Emerald Publishing Turns Off the Paywall For Special Issue of Library Hi Tech (Freebie Alert) | LJ INFOdocket -
As part of their National Library Week celebration, Emerald Publishing has turned off the paywall (now through April 19, 2014) for a special issue of Library Hi Tech published last year.
If you visit this page, you’ll find the complete and linked table of contents for Library Hi Tech (Volume 31, Issue 2; 2013).
Depending on your interests, the articles are of varying usefulness, but it’s worth a look. :)
In honor of National Library Week next week (starting Sunday, April 13), some databases are accessible for free:
(links go to the write-ups at infoDOCKET)
Cali the Librarian turned 3 on Saturday!
Wow, I’ve been on tumblr a lot longer than I remembered. :-) I’m afraid I’ve been neglecting it lately (I hope to resume regular posts soon, but I won’t make any promises lest I end up breaking them!).
Know My App -
For consumers, CTIA-The Wireless Association®, along with its members and the app developer community, created KnowMyApp.org so you know how the most popular apps use data. With Intertek Testing Services North America, we offer data usage estimates on some of the most popular apps in the Apple and Google stores.
What a great idea! The number of apps they’ve tested so far is a little slim (some of their categories don’t have any apps in them yet), but this could be an excellent resource. :)
And now for a non-library Christmas greeting… from my two cats. ;-)
Book tree! :-)
(Borrowed from my library’s facebook page—I tried but couldn’t link it directly.)
Reblogging because Christmas. :-)
(For the record, all of those books are the result of my summer weeding in the reference section. Hooray for “recycling” books!)
Excited and Overwhelmed: First Year Students in the Library | Inside Higher Ed -
This new report, Learning the Ropes, confirms what we already know (but sometimes forget). For most first year students, even small college libraries are many times larger than the school library they may have used previously. It’s hard for first year students to come up with keywords to search for information on topics they don’t know much about. Sorting through the multitude of results is difficult, and making sense of articles in scholarly journals (which they have never seen before) is a challenge. The strategies that have worked before don’t work as well with college-level research. Many students in the study stepped up to the challenge of using library databases for their work, but some continued to rely primarily on Google.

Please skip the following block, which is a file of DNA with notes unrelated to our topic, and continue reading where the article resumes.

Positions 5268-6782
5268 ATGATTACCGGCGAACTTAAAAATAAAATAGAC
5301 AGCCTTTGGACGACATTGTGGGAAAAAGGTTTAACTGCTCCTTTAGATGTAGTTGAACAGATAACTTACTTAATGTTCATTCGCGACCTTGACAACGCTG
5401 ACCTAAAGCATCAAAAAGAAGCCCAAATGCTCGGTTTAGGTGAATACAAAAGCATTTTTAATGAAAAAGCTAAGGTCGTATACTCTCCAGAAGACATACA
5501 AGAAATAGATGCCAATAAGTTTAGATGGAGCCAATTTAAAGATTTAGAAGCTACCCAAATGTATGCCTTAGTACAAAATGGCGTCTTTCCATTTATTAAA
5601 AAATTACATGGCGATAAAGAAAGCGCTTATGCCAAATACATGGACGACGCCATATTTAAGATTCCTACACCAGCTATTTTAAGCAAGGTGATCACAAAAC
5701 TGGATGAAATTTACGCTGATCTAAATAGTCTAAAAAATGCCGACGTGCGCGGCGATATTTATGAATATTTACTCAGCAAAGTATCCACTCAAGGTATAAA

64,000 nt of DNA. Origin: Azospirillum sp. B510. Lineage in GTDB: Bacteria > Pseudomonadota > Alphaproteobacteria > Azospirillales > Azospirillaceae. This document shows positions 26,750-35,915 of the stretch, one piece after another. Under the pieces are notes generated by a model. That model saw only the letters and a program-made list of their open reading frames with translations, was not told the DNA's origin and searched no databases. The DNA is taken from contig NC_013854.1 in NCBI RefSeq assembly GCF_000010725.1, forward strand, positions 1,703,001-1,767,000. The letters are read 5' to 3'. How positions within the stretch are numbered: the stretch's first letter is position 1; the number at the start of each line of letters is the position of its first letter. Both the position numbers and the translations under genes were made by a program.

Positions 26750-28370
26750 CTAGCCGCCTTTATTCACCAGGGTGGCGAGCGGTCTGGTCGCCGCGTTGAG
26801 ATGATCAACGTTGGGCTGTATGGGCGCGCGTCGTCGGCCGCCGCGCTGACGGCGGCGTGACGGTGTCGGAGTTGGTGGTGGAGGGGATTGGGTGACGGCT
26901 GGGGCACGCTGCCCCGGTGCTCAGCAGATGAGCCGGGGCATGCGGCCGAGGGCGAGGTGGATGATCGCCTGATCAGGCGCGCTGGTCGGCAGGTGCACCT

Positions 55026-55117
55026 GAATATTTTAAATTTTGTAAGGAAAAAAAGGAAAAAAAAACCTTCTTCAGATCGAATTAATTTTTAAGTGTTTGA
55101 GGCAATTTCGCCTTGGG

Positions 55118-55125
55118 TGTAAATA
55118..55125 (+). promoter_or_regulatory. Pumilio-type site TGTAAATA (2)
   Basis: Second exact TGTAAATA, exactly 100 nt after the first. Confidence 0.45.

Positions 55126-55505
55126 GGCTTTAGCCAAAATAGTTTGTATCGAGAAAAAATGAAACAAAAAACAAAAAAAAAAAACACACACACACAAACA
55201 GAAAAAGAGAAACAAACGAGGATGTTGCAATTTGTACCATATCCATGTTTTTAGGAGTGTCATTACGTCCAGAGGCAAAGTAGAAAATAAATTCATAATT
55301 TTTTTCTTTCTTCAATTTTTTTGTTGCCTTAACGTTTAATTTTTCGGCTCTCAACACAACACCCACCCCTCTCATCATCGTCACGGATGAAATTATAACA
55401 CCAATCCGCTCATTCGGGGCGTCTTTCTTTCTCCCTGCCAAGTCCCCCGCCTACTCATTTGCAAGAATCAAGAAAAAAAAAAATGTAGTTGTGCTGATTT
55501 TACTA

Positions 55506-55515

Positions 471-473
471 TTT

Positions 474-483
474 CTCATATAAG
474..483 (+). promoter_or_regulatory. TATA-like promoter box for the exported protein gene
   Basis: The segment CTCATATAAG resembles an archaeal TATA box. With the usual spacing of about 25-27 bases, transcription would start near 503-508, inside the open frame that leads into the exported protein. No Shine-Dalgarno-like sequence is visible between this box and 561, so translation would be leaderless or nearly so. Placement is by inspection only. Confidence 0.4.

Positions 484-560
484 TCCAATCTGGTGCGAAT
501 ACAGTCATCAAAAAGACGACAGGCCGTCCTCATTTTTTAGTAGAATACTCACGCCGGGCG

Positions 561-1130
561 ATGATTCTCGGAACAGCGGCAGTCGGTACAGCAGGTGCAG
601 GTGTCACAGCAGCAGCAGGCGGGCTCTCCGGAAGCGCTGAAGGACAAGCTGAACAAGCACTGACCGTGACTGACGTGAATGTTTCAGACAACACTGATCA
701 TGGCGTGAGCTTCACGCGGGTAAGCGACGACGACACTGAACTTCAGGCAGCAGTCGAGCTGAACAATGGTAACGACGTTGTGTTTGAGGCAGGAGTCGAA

Book tree! :-)
(Borrowed from my library’s facebook page—I tried but couldn’t link it directly.)
Our art department is looking to create an online collection of art works that includes various bits of department-defined information (like the artist’s statement) and wants suggestions of software they could use. In the end they want the collection to be searchable and to have control over which parts of the record are publicly viewable, but for now I’m focusing on locating feasible software and leaving the evaluation for later.
So far I have these on my list:
Is there anything obvious that I’m missing? I took a digital libraries class in grad school and I know I worked with CONTENTdm (though of course I couldn’t think of the name when the art people were in my office!), but other than that I’d have to consult my notes. ;-) I suspect we’ll be leaning toward open source, but at this point I want to provide all of the possible options.
Barbara Fister, "From Conversations to Things," Inside Higher Ed -
Pull quote: “In an era when libraries acquired materials important to their communities, negotiating rights and paying for access was not a major hindrance to conversation. But as libraries become merely bill payers and publishers the owners and curators of knowledge, we’ve seen the value of public knowledge retreat in the face of private property and individual productivity.”
Find the Deadlines to Ship Packages for the Holidays - USA.gov Blog - United States Government Blog -
Find the Deadlines to Ship Packages for the Holidays If you’re sending holiday packages abroad this year, the U.S. Postal Service shipping deadlines are approaching in the next several days.
Not library-related, but potentially helpful for those sending things far and wide for the holidays. :-)
I’m sure there are other lists out there, but these are the things that really piss me off about other drivers, so I’m making my own list. This only pertains to actual driving; there are plenty of other lists about what you should have in your car in the event you get stuck somewhere.
1. Visibility is Key. In other words: clean off your damn car. You may think that one clear patch on the windshield is sufficient, but do yourself (and everyone else on the road) a favor and clean off ALL the windows so you can see properly. And if you can reach, brush any loose snow off the top of your car or else you’re creating your own mini-blizzard as you go down the road. Also remember that your bumper will accumulate snow that obscures your headlights, so clean that off, too. (And yes, if it’s precipitating, your headlights should be on. I can’t believe how many people like to drive stealth-mode in bad weather.)
2. Slow Down. If the road is wet or snowy, take at least 5-10 mph off your usual speed because you cannot guarantee you will always have traction. If there’s any form of water on the pavement, there can be ice so adjust your speed accordingly. (Only exception: when it’s sunny and the water on the road is due to the snow melting.)